“With the emergence of difficult-to-manage strains of C. diff, CDI has become more frequent, more severe and more difficult to treat in recent years, raising concerns about how to control it and prevent transmission,” explained Alpa Patel, MD of JCCR. “Vaccination could be an efficacious, cost-effective and important public-health measure to protect individuals from C. diff.”

In 2010, the U.S. Food and Drug Administration (FDA) granted fast-track designation to the investigational C. diff vaccine candidate being developed by Sanofi Pasteur. The fast-track program of the FDA is designed to facilitate the development and expedite the review of new investigational drugs and vaccines that are intended to treat or prevent serious or life-threatening conditions and demonstrate the potential to address unmet medical needs.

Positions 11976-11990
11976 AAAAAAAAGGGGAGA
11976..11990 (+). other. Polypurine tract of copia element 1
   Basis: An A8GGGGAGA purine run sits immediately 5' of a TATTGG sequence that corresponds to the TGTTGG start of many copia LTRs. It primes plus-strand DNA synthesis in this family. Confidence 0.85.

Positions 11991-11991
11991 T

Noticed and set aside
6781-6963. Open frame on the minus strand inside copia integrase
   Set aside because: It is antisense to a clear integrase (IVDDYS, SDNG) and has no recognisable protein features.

For more information about the Cdiffense Phase III trial, please contact the JCCR study coordinator at (904) 730-0166, or visit www.Cdiffense.org.

 

About C. diff

Clostridium difficile (C. diff) is a potentially life-threatening, spore-forming bacterium that causes intestinal disease. According to the Centers for Disease Control and Prevention (CDC), approximately 500,000 Americans are infected with C. diff,[ii] and at least 14,000 fatalities are attributed to C. diff each year.[iii] The risk of C. diff increases with age, antibiotic treatment and time spent in hospitals or nursing homes, where multiple cases can lead to outbreaks.1 A main source of C. diff is infected patients who release spores into the environment that can then infect other people. When antibiotics disrupt the gut’s normal flora and a person has ingested C. diff spores, the C. diff bacteria multiply and release potent toxins that can damage a person’s intestinal lining and cause C. diff disease.[iv]

 

About Alpa Patel, MD